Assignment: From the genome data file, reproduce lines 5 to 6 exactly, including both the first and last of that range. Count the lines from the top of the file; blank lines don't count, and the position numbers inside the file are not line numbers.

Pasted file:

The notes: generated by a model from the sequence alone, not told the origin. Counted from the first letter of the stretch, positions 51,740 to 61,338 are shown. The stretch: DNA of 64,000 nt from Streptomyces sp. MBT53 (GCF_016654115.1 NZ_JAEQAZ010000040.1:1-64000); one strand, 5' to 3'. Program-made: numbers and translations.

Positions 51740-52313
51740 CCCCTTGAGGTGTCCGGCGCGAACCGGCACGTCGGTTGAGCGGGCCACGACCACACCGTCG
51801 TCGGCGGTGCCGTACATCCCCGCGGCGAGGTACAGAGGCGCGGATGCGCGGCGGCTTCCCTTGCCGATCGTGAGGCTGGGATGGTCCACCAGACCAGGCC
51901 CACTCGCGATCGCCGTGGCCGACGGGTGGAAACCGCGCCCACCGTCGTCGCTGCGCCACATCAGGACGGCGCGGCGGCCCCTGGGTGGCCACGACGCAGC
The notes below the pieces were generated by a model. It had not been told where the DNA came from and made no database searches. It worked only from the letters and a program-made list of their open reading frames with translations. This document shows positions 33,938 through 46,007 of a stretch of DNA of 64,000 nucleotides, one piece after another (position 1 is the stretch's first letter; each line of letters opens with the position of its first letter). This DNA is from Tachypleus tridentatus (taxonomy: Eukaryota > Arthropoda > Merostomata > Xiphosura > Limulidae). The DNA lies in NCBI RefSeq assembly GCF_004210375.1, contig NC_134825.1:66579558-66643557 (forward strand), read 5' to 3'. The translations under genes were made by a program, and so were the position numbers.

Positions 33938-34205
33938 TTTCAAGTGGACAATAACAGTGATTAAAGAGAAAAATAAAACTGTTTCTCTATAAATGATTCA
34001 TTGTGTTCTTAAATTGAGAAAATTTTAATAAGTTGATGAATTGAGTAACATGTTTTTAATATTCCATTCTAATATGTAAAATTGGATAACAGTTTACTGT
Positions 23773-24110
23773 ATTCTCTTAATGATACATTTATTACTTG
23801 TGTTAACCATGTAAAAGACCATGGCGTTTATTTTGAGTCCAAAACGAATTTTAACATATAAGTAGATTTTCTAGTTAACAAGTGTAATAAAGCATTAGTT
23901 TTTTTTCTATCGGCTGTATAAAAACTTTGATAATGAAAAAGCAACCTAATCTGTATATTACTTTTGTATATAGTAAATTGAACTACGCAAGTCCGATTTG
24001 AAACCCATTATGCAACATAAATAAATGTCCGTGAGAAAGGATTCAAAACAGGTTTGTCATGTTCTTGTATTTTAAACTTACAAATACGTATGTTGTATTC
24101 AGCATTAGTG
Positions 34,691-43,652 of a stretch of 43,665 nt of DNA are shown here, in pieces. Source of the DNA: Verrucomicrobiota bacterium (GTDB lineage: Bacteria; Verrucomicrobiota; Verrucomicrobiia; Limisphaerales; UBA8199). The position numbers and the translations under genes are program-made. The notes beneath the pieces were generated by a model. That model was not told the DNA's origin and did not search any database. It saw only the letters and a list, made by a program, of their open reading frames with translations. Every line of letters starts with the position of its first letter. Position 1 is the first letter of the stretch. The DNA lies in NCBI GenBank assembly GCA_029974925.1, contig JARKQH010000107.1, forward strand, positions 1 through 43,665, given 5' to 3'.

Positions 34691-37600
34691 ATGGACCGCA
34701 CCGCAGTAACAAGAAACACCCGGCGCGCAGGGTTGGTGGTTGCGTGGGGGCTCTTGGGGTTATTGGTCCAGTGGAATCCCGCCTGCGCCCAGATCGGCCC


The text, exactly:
51901 CACTCGCGATCGCCGTGGCCGACGGGTGGAAACCGCGCCCACCGTCGTCGCTGCGCCACATCAGGACGGCGCGGCGGCCCCTGGGTGGCCACGACGCAGC
The notes below the pieces were generated by a model. It had not been told where the DNA came from and made no database searches. It worked only from the letters and a program-made list of their open reading frames with translations. This document shows positions 33,938 through 46,007 of a stretch of DNA of 64,000 nucleotides, one piece after another (position 1 is the stretch's first letter; each line of letters opens with the position of its first letter). This DNA is from Tachypleus tridentatus (taxonomy: Eukaryota > Arthropoda > Merostomata > Xiphosura > Limulidae). The DNA lies in NCBI RefSeq assembly GCF_004210375.1, contig NC_134825.1:66579558-66643557 (forward strand), read 5' to 3'. The translations under genes were made by a program, and so were the position numbers.